Alternatively, you can use artificial growing lights for your Anthurium Dorayaki plant.
The Anthurium Dorayaki thrives when grown in higher temperatures, ranging from 70 to 90 degrees Fahrenheit (21 to 32 degrees Celsius).
Anything below or higher than these values can increase the chances of the plant catching infectious diseases.
The house gardeners living in areas with temperate climates do not have much trouble maintaining this range. However, occasionally, problems arise for those residing in cooler climates.
In the summer and spring seasons, let your Anthurium Dorayaki plant grow outside. However, when the temperature drops below 65 degrees Fahrenheit (18 degrees Celsius), bring this fine beauty inside.
To maintain the ideal range, place the plant in close proximity to a heater in the winters, but far enough to prevent the leaves from burning.
On the other hand, when the temperature scale crosses 90 degrees Fahrenheit (32 degrees Celsius) in the summers, put the Anthurium Dorayaki near a fan or an open window.
Fertilizer is one of the most important growth determinants of any plant. It is primarily responsible for supplying the right amounts of nutrients.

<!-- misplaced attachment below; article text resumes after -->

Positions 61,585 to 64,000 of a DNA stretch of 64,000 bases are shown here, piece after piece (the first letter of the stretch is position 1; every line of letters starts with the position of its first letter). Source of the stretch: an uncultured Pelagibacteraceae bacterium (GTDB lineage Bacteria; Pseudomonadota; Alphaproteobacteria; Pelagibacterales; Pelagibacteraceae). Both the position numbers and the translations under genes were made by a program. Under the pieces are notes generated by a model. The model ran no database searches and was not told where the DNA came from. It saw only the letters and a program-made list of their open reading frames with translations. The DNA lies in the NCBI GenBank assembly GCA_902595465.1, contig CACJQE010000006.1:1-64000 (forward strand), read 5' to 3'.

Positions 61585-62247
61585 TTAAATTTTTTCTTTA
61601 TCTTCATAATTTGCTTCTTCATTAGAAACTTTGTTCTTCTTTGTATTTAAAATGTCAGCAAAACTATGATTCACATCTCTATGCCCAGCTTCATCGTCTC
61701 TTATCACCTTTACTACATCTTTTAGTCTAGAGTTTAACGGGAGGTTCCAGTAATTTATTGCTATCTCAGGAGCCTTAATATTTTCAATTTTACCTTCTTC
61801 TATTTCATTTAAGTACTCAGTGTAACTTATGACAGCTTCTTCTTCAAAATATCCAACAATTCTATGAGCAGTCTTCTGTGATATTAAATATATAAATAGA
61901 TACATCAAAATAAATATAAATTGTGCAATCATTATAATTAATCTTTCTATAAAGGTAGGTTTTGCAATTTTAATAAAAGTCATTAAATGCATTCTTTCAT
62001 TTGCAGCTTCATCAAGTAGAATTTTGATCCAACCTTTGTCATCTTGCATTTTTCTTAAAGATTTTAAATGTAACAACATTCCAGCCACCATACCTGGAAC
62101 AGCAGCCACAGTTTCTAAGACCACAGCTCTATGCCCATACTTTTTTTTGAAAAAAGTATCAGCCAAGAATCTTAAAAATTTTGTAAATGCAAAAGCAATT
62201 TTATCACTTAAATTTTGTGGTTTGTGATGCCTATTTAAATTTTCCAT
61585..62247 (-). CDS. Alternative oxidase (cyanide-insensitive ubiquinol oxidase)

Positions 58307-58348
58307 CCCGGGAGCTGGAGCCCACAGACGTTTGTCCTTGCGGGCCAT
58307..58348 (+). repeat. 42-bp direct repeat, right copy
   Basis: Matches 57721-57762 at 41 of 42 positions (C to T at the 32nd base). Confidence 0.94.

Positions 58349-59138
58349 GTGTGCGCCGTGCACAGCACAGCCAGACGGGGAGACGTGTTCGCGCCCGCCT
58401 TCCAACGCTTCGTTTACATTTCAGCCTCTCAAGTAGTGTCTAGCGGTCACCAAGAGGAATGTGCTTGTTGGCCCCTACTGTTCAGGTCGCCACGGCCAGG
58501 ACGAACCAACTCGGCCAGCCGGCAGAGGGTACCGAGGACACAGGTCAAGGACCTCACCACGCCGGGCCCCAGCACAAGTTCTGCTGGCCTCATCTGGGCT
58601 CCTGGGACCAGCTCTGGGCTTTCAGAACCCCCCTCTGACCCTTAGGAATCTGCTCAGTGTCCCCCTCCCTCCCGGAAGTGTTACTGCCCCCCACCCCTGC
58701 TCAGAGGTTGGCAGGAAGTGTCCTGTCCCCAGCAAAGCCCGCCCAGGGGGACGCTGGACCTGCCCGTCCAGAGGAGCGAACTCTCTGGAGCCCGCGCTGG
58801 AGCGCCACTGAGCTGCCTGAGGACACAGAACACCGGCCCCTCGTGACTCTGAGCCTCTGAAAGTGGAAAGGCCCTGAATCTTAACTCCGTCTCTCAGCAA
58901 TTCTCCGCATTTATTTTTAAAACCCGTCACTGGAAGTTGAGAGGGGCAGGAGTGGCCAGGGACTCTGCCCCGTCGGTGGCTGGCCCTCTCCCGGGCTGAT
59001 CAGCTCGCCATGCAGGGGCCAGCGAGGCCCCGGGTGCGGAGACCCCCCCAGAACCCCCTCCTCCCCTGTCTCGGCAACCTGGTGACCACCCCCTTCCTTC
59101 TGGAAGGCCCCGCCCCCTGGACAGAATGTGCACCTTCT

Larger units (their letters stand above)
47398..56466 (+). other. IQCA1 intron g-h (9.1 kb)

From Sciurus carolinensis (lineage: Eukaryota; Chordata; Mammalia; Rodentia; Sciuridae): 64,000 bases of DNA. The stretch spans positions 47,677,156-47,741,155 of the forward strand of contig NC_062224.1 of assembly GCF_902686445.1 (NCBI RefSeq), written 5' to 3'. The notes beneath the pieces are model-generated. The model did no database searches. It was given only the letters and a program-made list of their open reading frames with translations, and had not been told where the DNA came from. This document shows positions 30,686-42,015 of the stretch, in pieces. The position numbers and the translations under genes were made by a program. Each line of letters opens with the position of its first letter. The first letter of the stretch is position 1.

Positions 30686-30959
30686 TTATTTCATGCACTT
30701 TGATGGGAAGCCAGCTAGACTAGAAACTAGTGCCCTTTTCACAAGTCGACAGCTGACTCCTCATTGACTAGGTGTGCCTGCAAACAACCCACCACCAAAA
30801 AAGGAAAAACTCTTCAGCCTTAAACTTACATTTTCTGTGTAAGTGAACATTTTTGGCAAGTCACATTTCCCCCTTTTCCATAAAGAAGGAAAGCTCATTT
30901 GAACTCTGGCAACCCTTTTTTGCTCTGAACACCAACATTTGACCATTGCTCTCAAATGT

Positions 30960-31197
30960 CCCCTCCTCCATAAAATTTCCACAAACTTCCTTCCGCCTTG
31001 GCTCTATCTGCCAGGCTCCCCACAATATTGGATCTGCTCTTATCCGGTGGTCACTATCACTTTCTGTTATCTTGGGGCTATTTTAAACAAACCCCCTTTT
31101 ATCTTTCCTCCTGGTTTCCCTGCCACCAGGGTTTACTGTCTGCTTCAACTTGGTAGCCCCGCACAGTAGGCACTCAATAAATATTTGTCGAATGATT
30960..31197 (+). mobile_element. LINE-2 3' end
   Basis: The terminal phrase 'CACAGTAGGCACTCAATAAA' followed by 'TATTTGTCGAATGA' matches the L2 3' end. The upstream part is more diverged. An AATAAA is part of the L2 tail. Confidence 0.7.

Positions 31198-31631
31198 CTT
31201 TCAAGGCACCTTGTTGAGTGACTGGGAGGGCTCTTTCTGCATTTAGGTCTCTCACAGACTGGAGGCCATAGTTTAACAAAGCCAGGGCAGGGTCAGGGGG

The greatest roles in the development of Anthurium Dorayaki plants are played by nitrogen, potassium, and phosphate.
Each of the macro elements plays an essential role in the Dorayaki plant’s lifecycle.
Whereas microelements, such as Manganese, Calcium, and Sulphur, are also involved in several enzymatic reactions and the transfer of genetic information.
Anthurium Dorayaki likes a high-quality NPK fertilizer diluted to a strength of 1/4th. Use it every few months or as directed on the product packaging.
For this plant, use feeds that contain abundant phosphate to promote blooming.
You can either opt for a slow-release fertilizer or a liquid fertilizer. The former is usually absorbed instantly, but its effects last for a relatively lesser time.
The latter type is taken up slowly by plants, but its results persist for a longer time.